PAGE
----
Learning to Scuba Dive – Conquering Fear
We all have to conquer fear at some point in our lives. Fear can be a good thing, making us think twice can save our lives, but if taken too seriously it can mean we don’t finish what we start or worse, just do nothing.
Scuba diving is somewhat of an extreme sport… after all you are trying to learn how to exist in an environment that the human body is not designed for. Learning to scuba dive can definitely be challenging. You can’t just throw the gear on and swim away into the nice as that sounds. There’s some technical equipment to work out how to use, which can be bulky and cumbersome; but there’s also the fact you have to get used to being underwater for much longer than you’re used to. Some people find it easy but if you’re one of those people who struggle don’t stress, you’ll get there if you persevere.
I believe that everyone who has ever dived has had moments where they’ve been scared and if they say they haven’t they either don’t dive very often or they’re lying! For some people this happens during the course but even after 500 dives there is still the potential for something to throw you a curve ball.
For me there are two important steps to learning how to get your fear under control.
1. Breathe. While the golden rule of diving is never, ever hold your breath, the other golden rule to overcoming fear and stop it turning into something uncontrollable is using your breath to calm yourself down. When you start to become scared, you’ll begin to hyperventilate – controlling the rate of your breathing does a couple of things. Firstly it will slow you’re heart rate down and start making you feel calmer. Secondly, it gives you something else to focus on and distraction is a good thing.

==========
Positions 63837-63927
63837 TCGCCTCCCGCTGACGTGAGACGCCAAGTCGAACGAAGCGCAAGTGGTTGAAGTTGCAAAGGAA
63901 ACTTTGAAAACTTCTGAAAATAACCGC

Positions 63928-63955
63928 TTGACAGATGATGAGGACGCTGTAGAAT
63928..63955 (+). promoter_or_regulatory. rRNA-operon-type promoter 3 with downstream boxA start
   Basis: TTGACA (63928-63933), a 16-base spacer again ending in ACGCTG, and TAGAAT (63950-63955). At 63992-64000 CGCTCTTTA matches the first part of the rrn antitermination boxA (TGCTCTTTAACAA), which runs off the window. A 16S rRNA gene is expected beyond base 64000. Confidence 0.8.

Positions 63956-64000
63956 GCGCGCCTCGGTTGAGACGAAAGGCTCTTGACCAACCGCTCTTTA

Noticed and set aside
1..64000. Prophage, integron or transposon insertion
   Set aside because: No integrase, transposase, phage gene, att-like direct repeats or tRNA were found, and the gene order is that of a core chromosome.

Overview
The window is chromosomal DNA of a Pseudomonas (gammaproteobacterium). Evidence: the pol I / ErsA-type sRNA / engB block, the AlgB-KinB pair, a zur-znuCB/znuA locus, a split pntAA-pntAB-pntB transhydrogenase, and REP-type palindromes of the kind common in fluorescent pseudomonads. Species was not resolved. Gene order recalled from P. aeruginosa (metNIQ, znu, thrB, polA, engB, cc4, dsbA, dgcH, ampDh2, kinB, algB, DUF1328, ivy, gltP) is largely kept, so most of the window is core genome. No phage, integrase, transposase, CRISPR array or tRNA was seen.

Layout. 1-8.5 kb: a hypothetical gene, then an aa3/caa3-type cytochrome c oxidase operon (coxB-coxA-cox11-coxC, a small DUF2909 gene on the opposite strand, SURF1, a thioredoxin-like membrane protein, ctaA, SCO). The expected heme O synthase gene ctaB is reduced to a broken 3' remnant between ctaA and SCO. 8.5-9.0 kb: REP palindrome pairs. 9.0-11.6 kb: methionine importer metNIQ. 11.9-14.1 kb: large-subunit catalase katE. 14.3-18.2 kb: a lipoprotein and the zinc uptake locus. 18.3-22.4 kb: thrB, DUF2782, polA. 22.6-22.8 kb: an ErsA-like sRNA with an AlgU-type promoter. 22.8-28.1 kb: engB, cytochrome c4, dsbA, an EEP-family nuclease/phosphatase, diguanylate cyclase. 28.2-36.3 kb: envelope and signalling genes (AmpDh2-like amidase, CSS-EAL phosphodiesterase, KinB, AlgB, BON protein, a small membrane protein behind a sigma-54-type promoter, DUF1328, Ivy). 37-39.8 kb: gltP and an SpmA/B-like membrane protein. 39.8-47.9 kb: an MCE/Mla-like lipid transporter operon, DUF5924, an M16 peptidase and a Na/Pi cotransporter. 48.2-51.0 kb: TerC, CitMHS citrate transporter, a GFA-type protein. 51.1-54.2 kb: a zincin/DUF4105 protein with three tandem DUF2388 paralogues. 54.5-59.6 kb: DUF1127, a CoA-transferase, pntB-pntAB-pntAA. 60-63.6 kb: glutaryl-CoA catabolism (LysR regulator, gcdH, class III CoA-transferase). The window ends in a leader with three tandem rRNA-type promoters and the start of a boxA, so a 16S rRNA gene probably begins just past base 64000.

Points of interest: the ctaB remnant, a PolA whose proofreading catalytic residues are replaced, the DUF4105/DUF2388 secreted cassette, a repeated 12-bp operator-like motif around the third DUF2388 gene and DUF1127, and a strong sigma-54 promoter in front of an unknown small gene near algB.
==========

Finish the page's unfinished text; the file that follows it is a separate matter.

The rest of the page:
2. Stop thinking. While this may sound weird, it’s also the best way to help get over whatever you’re scared of. Starting thinking about the theme music from Jaws and invariably you won’t be able to get it out of your head and sharks will be lurking behind every corner; start thinking about how difficult it is to breath using a regulator and invariably it will become harder and harder; start thinking that you can’t clear water out of your mask without coming to the surface and all of a sudden you won’t be able to.
It also must be said that scuba diving is not for everyone. You might just be someone who will never be comfortable underwater and it’s important to be able to realise the difference between fear of something new and this sport just isn’t right for you. Don’t underestimate the importance of the instructor either. If the two of you don’t click, or the instructor can’t spend the time to make you feel comfortable, then it might be worth trying someone else before you throw in the towel.
As a diving instructor, one of the things I’ve observed is that those students who struggle the most but persevere the longest will invariably finish the course as better divers. This will also only help your diving further down the track as you’ll know how to better handle fear and stress when you find yourself in a situation you might not have encountered before.
So breathe, don’t think too much and persevere, you’ll be a certified scuba diver before you know it.